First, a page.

SAUDI ARABIA MAY be this country’s top arms customer, but we are not their protector and our military forces are not their mercenaries. The United States must not play that part in any Saudi-Iran conflict or proxy war. The stakes for the United States and the Middle East are simply too high.
Although President Trump is generally military-conflict averse, even to the point of betraying America’s Kurdish allies in Syria, there is a distinct danger of America falling into such a role. After the recent mysterious attack on Saudi oil fields, the administration has announced it will send more troops and missile defense systems to Saudi Arabia. The Pentagon announced Friday it would deploy another 1,500 US service members.
It’s fine to help Saudi Arabia with its missile defense system, certainly, but the president has also rattled the proverbial saber, saying that the United States is “locked and loaded” when it comes to Iran. And he seemed to leave it up to the Saudi kingdom to determine the US response, tweeting that he was waiting to hear from the Saudis regarding “under what terms we would proceed” after the refinery attack. Since then, we have witnessed the bizarre instance of the Saudi foreign minister acting as though he were a high US government official by warning that “there comes a point when even America’s patience runs out — and Iran must be aware of that.”
All this is profoundly wrong-headed. Saudi Arabia may be our oil ally, and Iran our perceived adversary, but military action against Iran would be a huge mistake. We would be siding with a repressive kingdom run by a ruthless despot against a more populated country that, despite its quasi-theocratic black box politics, is both more open and further along the road to becoming a pluralistic society.
Yes, our relationship with Iran is tense. Part of that is history, part of it different geopolitical interests. But a significant part is also the result of Trump’s mistake in withdrawing from the 2015 nuclear deal, to which Iran was adhering, and imposing sanctions on Iran in pursuit of a tougher deal.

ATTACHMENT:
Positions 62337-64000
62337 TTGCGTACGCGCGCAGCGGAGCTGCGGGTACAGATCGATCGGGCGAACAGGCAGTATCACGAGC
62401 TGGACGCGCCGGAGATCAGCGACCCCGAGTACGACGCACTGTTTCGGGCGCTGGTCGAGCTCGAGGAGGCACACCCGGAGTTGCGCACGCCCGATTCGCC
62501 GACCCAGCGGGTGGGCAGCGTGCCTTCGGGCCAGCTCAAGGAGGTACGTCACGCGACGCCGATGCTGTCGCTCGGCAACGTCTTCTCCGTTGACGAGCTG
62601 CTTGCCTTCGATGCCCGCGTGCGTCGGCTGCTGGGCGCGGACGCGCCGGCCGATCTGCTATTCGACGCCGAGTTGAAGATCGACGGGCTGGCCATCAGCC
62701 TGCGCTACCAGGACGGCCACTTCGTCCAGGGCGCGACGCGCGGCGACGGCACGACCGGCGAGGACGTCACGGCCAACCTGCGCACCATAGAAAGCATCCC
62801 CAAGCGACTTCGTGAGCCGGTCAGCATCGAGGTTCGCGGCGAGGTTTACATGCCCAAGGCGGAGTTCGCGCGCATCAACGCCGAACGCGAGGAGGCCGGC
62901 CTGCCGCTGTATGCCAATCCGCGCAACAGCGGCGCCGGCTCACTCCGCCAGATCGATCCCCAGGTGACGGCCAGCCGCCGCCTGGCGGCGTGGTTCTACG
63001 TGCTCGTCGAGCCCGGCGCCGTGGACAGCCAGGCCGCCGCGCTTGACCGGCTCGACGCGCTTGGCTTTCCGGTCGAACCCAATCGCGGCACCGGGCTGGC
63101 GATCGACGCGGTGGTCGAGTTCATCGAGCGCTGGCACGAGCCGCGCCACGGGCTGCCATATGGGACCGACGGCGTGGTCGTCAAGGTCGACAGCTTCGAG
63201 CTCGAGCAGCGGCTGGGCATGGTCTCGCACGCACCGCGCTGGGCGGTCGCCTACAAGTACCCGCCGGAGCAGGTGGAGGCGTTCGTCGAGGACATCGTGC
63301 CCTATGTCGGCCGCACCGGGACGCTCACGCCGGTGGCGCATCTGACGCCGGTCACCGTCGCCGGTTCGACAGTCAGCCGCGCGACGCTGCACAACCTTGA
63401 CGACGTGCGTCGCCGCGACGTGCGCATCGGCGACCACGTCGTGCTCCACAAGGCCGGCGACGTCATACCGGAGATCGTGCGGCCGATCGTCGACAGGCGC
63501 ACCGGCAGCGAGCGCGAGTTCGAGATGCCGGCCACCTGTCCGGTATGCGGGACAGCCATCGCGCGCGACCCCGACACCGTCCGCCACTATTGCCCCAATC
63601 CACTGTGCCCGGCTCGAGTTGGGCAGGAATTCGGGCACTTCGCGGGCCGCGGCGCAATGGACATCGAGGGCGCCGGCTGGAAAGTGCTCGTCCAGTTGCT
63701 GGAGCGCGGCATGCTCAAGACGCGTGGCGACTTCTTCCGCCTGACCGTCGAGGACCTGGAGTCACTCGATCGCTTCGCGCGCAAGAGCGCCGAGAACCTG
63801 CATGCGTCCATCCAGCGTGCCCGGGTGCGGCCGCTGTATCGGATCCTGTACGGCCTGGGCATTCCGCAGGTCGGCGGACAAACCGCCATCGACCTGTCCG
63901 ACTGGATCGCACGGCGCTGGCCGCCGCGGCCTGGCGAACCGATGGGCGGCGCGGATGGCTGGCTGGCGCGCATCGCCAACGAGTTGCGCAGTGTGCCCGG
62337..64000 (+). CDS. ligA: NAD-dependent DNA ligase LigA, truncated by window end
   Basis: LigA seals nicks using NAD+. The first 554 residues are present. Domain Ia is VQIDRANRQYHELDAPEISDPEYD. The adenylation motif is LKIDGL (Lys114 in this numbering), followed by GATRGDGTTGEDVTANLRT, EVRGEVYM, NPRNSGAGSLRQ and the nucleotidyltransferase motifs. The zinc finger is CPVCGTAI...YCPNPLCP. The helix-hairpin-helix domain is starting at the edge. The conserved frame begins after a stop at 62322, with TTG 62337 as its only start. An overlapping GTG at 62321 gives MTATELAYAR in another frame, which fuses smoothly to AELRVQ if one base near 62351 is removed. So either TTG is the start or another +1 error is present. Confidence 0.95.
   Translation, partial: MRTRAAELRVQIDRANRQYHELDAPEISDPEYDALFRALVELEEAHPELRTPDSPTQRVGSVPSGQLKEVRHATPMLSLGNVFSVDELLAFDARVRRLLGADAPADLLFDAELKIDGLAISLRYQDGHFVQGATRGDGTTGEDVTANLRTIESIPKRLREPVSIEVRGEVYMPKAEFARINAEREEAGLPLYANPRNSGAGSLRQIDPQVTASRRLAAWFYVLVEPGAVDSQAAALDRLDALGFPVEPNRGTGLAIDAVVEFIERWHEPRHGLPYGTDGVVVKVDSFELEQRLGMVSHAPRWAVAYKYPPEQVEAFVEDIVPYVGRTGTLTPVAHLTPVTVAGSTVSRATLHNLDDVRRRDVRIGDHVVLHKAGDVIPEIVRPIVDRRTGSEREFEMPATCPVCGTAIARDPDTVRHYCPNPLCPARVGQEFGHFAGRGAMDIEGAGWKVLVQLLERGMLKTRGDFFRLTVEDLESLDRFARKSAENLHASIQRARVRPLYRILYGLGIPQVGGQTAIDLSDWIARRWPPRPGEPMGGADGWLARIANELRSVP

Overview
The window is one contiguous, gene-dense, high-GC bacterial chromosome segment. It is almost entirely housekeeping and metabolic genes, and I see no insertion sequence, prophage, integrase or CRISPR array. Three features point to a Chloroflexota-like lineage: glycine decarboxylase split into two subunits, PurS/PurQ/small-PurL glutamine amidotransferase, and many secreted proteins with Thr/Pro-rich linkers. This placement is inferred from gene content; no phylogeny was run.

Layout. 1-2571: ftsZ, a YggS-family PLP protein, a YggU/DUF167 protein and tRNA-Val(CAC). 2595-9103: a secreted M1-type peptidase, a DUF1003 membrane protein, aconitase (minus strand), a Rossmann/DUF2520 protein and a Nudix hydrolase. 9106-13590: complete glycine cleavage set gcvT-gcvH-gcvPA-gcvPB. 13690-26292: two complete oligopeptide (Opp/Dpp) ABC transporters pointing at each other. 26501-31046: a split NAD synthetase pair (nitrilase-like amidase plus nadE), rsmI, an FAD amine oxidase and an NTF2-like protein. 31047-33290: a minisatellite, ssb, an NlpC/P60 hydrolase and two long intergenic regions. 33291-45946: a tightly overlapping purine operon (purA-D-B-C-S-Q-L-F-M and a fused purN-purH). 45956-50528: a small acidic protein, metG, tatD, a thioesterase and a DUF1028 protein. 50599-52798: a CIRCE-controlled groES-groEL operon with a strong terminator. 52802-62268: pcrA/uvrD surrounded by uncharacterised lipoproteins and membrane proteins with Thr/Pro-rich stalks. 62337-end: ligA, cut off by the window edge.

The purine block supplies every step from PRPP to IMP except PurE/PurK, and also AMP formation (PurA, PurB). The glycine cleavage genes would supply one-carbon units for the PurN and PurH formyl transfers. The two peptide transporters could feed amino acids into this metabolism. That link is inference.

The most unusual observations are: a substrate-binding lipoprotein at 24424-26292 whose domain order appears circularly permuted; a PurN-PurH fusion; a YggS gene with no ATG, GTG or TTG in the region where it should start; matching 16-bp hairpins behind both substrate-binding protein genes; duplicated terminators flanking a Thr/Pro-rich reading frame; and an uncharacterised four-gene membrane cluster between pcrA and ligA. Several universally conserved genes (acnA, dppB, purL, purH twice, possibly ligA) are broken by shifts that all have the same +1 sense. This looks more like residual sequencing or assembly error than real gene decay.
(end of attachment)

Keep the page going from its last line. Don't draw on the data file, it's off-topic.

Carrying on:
That effort has hurt Iran’s economy, but otherwise seems to be going nowhere. Rather than forcing Iran to capitulate to US demands, it appears to have strengthened that nation’s anti-US hard-liners, and at the expense of more moderate factions that had advocated a limited rapprochement with this country. Outside Iran, that US action has done little beside strain relations between the United States and other non-Iranian parties to the pact. That and demonstrate once again the futility of unrealistic unilateral demands in foreign policy.
If US-Iran antagonism has precipitated simmering tensions and incidents in oil-shipping lanes, the recent attack on Saudi oil fields and facilities are of a different origin. They relate to the civil war in Yemen, where Saudi Arabia and a Sunni coalition is backing the government, while Shia Iran supports the Houthi rebels. Although the Houthi rebels have claimed sponsorship of the drone strike (which caused no human casualties, just infrastructure damage), the United States and several European countries suspect that Iran orchestrated or enabled the recent attack. Perhaps. But the idea that the United States would take action against Iran as a result of a nonfatal drone attack precipitated by the Yemen war is sheer folly.
The better policy would be to lower tensions with Iran and then work through whatever diplomatic channels still exist to defuse the war in Yemen. On the first front, the president is apparently trying, but only in ad hoc and erratic bursts, and not in the concerted way such a difficult diplomatic effort requires. One can see that in Trump’s recent involvement in a French-brokered effort to speak by telephone with Iranian President Hassan Rouhani during Rouhani’s stay in New York to appear at the United Nations. That attempt at seemingly serendipitous diplomacy didn’t work, apparently because Rouhani, his domestic standing undercut by the United States’ withdrawal from the nuclear deal, decided the risk-to-reward ratio was simply too great.
US foreign policy in the Middle East and most everywhere else reflects the erratic moment-by-moment instincts of this president, sometimes stalled, smoothed, or moderated by the State Department bureaucracy. Fortunately, direct US military action has been rare in the Trump era.
But with impeachment looming, that calculus may change. Trump wouldn’t be the first commander in chief to undertake military action to change the focus of domestic politics or create a rally-round-the-flag dynamic. That’s just one more reason Congress needs to sound a consistent warning that they will not countenance direct US military action against Iran.